1 October 2004

Alert

Editor's prison sentence increased to one year on appeal


Incident details

Anas Tadili

editor(s)

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(RSF/IFEX) - RSF deplores the one-year prison sentence and 10,000 dirham (approx. US$1,100; 900 euros) fine handed down by the Rabat Appeals Court, on 29 September 2004, against journalist Anas Tadili. Tadili is accused of libelling Economy Minister Fathallah Oualalou.

Tadili, the editor of the weekly "Akhbar al-Ousbouaâ", is already serving a six-month prison sentence in Kenitra prison (north of Rabat) for a common law offence. His family and lawyer say he is being held in the wing reserved for those who have been sentenced to death.

"We strongly condemn the application of prison sentences in libel cases and we call on the Moroccan authorities to amend the Criminal Code in order to eliminate jail sentences for press offences," RSF said.

The organisation noted that the United Nations has called on all governments "to ensure that press offences are no longer subject to prison sentences except in cases of racist or discriminatory comments or incitement to violence."

"Journalists may be sanctioned in other ways that show more respect for press freedom, such as the payment of a fine or damages to those who have been defamed," RSF said. "In Tadili's case, such a long prison sentence and incarceration in a high security prison seem completely disproportionate to the offence."

Tadili was convicted for reporting in a 9 April article, entitled, "Homosexuality and the Political Class in Morocco," that police had surprised a government minister in a homosexual act at a northern beach resort. He did not name the minister but was clearly alluding to the economy minister.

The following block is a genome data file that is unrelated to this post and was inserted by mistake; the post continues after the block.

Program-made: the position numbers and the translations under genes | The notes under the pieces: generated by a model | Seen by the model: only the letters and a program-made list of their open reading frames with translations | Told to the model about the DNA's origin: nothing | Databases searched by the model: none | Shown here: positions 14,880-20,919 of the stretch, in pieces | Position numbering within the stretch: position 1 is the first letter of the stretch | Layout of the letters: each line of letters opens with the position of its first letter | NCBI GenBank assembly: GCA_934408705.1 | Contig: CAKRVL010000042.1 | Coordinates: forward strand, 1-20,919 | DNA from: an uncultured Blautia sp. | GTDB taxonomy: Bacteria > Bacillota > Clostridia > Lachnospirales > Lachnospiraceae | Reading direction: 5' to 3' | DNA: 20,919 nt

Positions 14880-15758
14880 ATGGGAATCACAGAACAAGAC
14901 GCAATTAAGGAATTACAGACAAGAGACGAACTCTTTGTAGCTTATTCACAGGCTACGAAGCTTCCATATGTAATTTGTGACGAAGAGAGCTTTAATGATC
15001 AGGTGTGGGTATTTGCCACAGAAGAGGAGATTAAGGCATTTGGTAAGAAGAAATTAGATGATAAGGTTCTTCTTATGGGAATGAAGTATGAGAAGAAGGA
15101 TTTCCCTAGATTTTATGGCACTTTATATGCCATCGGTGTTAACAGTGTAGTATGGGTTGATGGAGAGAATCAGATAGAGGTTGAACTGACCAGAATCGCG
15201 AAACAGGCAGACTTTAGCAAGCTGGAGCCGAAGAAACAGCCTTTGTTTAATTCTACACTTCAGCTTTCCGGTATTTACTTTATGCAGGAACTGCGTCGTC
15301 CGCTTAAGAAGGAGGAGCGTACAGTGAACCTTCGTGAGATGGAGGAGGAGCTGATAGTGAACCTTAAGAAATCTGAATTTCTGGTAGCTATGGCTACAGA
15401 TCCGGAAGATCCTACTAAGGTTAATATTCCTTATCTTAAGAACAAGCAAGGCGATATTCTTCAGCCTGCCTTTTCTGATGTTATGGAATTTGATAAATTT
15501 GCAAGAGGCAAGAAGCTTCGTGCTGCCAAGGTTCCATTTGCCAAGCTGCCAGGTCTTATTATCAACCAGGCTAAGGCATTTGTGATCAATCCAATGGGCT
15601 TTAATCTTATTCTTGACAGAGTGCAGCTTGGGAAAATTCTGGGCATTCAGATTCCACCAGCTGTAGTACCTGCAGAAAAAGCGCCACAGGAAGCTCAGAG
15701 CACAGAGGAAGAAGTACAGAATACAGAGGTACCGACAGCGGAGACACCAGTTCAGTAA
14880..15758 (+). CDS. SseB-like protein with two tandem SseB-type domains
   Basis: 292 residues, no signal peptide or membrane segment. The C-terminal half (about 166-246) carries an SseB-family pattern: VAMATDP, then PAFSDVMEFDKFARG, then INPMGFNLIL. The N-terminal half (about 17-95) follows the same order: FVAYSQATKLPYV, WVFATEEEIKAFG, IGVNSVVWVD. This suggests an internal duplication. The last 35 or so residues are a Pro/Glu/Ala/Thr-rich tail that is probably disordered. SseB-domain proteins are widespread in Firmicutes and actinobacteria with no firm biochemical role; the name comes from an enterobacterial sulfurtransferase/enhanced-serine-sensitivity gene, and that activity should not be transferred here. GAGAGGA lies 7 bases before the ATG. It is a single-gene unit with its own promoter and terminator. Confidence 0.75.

"Even if calling someone a homosexual is very serious in Muslim culture, there is no justification for a one-year prison sentence," Tadili's lawyer told RSF. "I think what counted for the court was the fact that Mr. Oualalou is a government minister and former teacher at the Royal College," he added.

Six days after the article was published Tadili was imprisoned, allegedly in connection with a 10-year-old common law case. A detention order was issued when he was unable to pay a 3 million dirham (approx. US$325,000; 270,000 euros) fine.

Meanwhile, Oualalou asked Prime Minister Driss Jettou to bring a libel action on his behalf. In Morocco, the head of government has the power to bring such actions when a minister considers he or she has been defamed.

On 1 June, Tadili was sentenced to six months in prison. Approximately 10 other complaints have been brought against him and are currently being investigated by judicial authorities.



Source

Reporters Without Borders
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Morocco
 
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